Unlocking Africa’s Untapped Renewable Energy Potential through REFiTs

A new study conducted by the World Future Council and the Heinrich Böll Foundation with the support of Friends of the Earth England, Wales and Northern Ireland, shows that Renewable Energy Feed-in Tariff policies (REFiT) are a promising mechanism to unlock renewable energy development in Africa. REFiTs encourage investment in the generation of renewable energy – from individual home owners and communities as well as big companies – by guaranteeing to buy and pay for all the electricity that is produced from renewable sources.

Joseph Nganga, Co-Author of the ‘Powering Africa Through Feed-in Tariffs’ report with Helen Gichenje, UNDP. Photo: World Future Council.

 

The 155 page report, which is aimed at African policy makers, civil society and the private sector, provides an in-depth analysis of existing and drafted REFiT policies in 13 African countries: Algeria, Botswana, Egypt, Ethiopia, Ghana, Kenya, Mauritius, Namibia, Nigeria, Rwanda, South Africa, Tanzania and Uganda. The individual case studies examine the policy drivers and socio-economic effects of REFiTs and present and analyse both supportive and obstructive factors for their effective implementation. The study shows that, when tailored to the local context, REFiT policies successfully increase overall energy production in both on and off-grid areas. Moreover, the decentralised nature of REFiTs provides the opportunity to empower communities as well as revitalising local democracy and self-governance by allowing for alternative ownership and governance models.

The report was launched on Monday in Johannesburg, South Africa, which is one of the African countries analysed in the report.  

Ansgar Kiene, Director of the WFC Africa Office, said at the launch: “South Africa is already opening up the market to independent renewable energy power producers with its Renewable Energy Independent Power Producer Procurement Programme (REIPPPP). However, the country has even more potential for local economic development if the programme is amended, by including a more streamlined and transparent administrative process and a lower production threshold.”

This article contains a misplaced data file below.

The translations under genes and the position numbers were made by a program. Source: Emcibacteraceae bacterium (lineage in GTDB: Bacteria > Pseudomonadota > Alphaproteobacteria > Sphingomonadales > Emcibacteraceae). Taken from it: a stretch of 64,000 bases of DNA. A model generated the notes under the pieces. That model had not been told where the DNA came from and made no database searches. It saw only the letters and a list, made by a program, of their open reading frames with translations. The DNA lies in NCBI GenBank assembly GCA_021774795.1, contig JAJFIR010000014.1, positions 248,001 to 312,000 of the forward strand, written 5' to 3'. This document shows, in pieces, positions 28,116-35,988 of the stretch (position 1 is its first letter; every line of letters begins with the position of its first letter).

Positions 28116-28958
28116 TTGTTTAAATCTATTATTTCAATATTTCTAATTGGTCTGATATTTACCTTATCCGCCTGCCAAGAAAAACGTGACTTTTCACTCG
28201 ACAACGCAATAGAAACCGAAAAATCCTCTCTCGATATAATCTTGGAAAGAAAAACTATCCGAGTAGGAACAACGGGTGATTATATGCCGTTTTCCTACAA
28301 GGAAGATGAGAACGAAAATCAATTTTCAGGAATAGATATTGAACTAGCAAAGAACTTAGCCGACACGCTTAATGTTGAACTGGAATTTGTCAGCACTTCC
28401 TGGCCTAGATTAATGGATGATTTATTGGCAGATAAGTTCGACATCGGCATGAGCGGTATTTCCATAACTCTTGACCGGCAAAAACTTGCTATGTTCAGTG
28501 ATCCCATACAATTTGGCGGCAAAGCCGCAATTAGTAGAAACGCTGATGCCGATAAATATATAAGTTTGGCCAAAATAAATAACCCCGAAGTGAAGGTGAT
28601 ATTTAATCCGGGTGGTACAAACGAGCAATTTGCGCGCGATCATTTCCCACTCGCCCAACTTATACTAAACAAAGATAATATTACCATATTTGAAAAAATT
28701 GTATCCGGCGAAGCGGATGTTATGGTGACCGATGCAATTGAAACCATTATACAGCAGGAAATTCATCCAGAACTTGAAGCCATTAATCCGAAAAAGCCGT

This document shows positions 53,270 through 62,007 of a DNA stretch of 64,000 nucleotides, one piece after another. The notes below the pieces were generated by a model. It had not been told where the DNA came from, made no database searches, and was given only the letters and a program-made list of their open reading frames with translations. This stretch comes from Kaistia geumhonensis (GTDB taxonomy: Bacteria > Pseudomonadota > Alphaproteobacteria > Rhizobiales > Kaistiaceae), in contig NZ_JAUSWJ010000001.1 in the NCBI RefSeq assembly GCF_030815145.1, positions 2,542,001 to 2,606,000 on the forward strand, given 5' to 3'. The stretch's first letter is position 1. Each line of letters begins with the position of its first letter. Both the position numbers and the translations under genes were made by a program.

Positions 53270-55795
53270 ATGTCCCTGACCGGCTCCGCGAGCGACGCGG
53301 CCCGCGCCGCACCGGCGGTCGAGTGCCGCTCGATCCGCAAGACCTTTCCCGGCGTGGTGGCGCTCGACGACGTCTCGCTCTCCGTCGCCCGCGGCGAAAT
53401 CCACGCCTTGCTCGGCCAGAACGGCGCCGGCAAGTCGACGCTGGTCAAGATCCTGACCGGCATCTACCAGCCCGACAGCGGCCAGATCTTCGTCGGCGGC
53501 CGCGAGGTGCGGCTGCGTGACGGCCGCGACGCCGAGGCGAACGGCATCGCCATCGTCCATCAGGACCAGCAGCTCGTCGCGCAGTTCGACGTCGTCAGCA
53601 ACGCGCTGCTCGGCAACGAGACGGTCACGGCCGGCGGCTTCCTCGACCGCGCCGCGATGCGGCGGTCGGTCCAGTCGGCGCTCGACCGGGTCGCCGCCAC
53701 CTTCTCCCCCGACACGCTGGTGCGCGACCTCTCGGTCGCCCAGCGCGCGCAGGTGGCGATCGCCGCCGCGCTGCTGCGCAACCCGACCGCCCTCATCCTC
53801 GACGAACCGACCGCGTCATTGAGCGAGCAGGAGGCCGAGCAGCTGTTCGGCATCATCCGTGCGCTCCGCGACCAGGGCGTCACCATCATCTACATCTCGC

Community Power inMali. Photo © Nathalie Bertrams

 

According to the WFC, Renewable Energy Feed-in Tariffs have been successful at increasing the use of renewable technologies worldwide. As of 2012, 65 countries have implemented some form of a REFiT, driving 64% of global wind installations and 87% of global photovoltaic installed capacity. While the majority of these installations have occurred in industrialised countries, particularly Europe, the African continent has significant untapped renewable energy potential.

Kulthoum Omari, Sustainable Development Programme Manager of the Heinrich Böll Foundation South Africa, stressed: “REFiTs are most successful as an integral part of a country’s wider development strategy.” Thus, high-level political support as well as buy-in from civil society and the private sector are crucial factors for the successful development and implementation of a REFiT.”

Woman using biogas in Rwanda. © Nathalie Bertrams

Woman using biogas in Rwanda. © Nathalie Bertrams

 

The report identifies a variety of national and international measures to shift financial resources towards renewable energy uptake. These include levies on fossil fuels or contributions from the United Nation’s Green Climate Fund. While Africa faces increased demand for energy and requires additional energy sources to meet that demand, it has an opportunity to leapfrog development pathways of the global North by powering its economies and societies with reliable, affordable and sustainable renewable energy sources.

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  1. Unlocking Africa’s Untapped Renewable Energy Potential through REFiTs | Green Africa Directory | Sustainable Solutions for the Developing World | Scoop.it - April 2, 2013

    […] A new study conducted by the World Future Council and the Heinrich Böll Foundation with the support of Friends of the Earth England, Wales and Northern Ireland, shows that Renewable Energy …  […]

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